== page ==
Regional Head Start provider may seek $15M grant given up by JCPS
OVEC Chief Executive Officer Leon Mooneyhan told WDRB News on Friday that his group is keeping close tabs on what will happen with the Head Start grant.
LOUISVILLE, Ky. (WDRB) – The Ohio Valley Educational Cooperative, which runs Head Start and Early Head Start schools in nine school districts in the area, will likely seek the $15 million Head Start grant relinquished by Jefferson County Public Schools on Tuesday.
OVEC Chief Executive Officer Leon Mooneyhan told WDRB News on Friday that his group is keeping close tabs on what will happen with the Head Start grant. He said the U.S. Department of Health and Human Services may appoint an interim operator to run the grant program in Jefferson County before accepting applications.
Another consideration, Mooneyhan said, is whether JCPS will want to partner with OVEC if it wins the Head Start grant. OVEC, a cooperative of 14 area school districts, already partners with private providers in six Early Head Start centers in Jefferson County, five of them in high-poverty areas.
JCPS Superintendent Marty Pollio said during Tuesday’s board meeting that he expected to partner with whichever entity becomes the next Head Start provider in Jefferson County.
The district is planning to expand its early childhood program for 3- and 4-year-olds eligible for Head Start with $8 million from its budget after learning that another incident of student mistreatment could jeopardize its Head Start grant. JCPS had been cited in a federal report for nearly two dozen instances of Head Start staff abusing or neglecting students.
JCPS isn’t an OVEC member, but Mooneyhan said he’s not concerned about collaborating with the district if OVEC gets the Head Start grant. He said it would “be very helpful” if the district allowed OVEC to lease space in JCPS facilities.
“My guess would be that they would be very open to embracing a quality partner,” he said. “… I know those folks involved, and they know our reputation as an educational cooperative.”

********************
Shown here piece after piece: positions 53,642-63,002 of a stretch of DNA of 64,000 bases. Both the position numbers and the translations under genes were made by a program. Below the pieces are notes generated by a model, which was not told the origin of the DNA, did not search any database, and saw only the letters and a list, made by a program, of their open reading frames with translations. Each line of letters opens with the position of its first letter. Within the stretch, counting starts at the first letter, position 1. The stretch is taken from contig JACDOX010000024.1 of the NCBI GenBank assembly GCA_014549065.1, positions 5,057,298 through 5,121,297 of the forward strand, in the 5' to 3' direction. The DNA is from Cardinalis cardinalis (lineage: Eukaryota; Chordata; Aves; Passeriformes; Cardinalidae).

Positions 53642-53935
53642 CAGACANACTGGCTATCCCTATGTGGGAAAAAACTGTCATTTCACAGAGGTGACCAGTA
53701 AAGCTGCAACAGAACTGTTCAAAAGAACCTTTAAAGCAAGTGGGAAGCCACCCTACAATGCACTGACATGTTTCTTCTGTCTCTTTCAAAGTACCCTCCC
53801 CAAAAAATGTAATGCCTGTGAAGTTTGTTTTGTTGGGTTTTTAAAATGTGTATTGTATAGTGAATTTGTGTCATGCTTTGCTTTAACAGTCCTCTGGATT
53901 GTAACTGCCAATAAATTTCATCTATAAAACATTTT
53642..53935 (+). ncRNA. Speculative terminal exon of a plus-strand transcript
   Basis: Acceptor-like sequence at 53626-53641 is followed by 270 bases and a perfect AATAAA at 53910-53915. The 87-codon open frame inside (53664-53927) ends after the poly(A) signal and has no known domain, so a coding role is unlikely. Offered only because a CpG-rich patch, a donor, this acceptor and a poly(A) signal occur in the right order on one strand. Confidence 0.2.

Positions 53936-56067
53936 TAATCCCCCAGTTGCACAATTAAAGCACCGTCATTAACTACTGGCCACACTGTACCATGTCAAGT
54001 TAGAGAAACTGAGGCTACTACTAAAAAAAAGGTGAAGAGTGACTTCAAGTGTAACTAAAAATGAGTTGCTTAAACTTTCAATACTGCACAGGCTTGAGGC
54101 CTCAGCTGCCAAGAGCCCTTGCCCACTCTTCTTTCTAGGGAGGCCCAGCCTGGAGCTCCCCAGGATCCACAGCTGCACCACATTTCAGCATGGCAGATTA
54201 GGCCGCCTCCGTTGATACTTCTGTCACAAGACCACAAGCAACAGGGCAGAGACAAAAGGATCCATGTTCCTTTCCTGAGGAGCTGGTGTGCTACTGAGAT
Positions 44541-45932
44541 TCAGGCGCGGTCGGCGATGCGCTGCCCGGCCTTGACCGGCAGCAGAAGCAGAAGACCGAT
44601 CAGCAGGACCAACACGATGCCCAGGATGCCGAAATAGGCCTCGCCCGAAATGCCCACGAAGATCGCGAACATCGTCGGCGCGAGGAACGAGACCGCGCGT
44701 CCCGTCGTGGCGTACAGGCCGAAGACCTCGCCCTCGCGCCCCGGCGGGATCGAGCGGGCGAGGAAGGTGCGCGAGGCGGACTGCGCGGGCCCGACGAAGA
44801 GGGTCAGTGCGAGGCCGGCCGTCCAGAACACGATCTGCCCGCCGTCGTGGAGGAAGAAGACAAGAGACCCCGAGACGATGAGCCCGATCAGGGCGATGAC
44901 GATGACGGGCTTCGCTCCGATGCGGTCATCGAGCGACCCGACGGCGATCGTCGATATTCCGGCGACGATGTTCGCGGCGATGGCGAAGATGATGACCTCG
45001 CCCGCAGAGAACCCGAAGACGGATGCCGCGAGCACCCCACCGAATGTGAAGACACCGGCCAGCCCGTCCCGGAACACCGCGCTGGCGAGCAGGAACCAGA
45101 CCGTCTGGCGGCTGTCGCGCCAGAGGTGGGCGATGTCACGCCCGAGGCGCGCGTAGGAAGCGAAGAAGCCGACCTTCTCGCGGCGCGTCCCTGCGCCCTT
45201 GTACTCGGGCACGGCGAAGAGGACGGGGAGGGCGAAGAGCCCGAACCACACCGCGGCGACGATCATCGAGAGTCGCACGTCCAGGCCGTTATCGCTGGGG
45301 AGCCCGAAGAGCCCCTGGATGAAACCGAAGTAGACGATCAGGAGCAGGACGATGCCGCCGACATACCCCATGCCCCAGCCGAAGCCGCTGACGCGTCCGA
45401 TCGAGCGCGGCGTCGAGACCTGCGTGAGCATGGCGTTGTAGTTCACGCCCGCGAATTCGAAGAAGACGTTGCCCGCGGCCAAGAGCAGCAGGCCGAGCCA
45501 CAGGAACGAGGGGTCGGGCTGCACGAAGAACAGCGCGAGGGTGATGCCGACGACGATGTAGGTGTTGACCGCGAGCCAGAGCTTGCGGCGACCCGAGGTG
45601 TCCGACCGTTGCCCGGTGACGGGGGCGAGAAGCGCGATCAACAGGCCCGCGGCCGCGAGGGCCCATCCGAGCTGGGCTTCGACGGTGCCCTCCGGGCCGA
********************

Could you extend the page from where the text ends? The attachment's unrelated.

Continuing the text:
“The driving force would be we provide the best possible services as a team for children and families,” said Kim Fithian, OVEC’s Head Start director.
If OVEC gets the $15 million Head Start grant, it would be a significant enrollment increase for the cooperative. There are about 350 students in OVEC’s Head Start program while JCPS has more than 1,300.
“Definitely we’d be scaling up, and so we would have to take that into consideration,” Mooneyhan said.
Asked about allegations of Head Start student abuse and neglect in JCPS, Mooneyhan said he isn’t “intimately involved” in all sides of that issue, but the former school superintendent said OVEC has stringent protocols and training programs on student safety.
“I have a very strong policy and just a personal concern of complying strictly with abuse and neglect law where if there’s anything that might even appear that kids are not being treated properly that we would self-report that to Child Protective Services,” Mooneyhan said.
“What may or may not have happened in the past would not be a concern to us because we feel like we have a good handle and a great track record regarding safety issues as well as quality programs for the children and families,” he added.
OVEC operates Head Start schools in Bullitt, Oldham, Shelby, Henry, Gallatin, Owen, Spencer and Trimble counties.
Reach reporter Kevin Wheatley at 502-585-0838 and email@example.com. Follow him on Twitter @KevinWheatleyKY.
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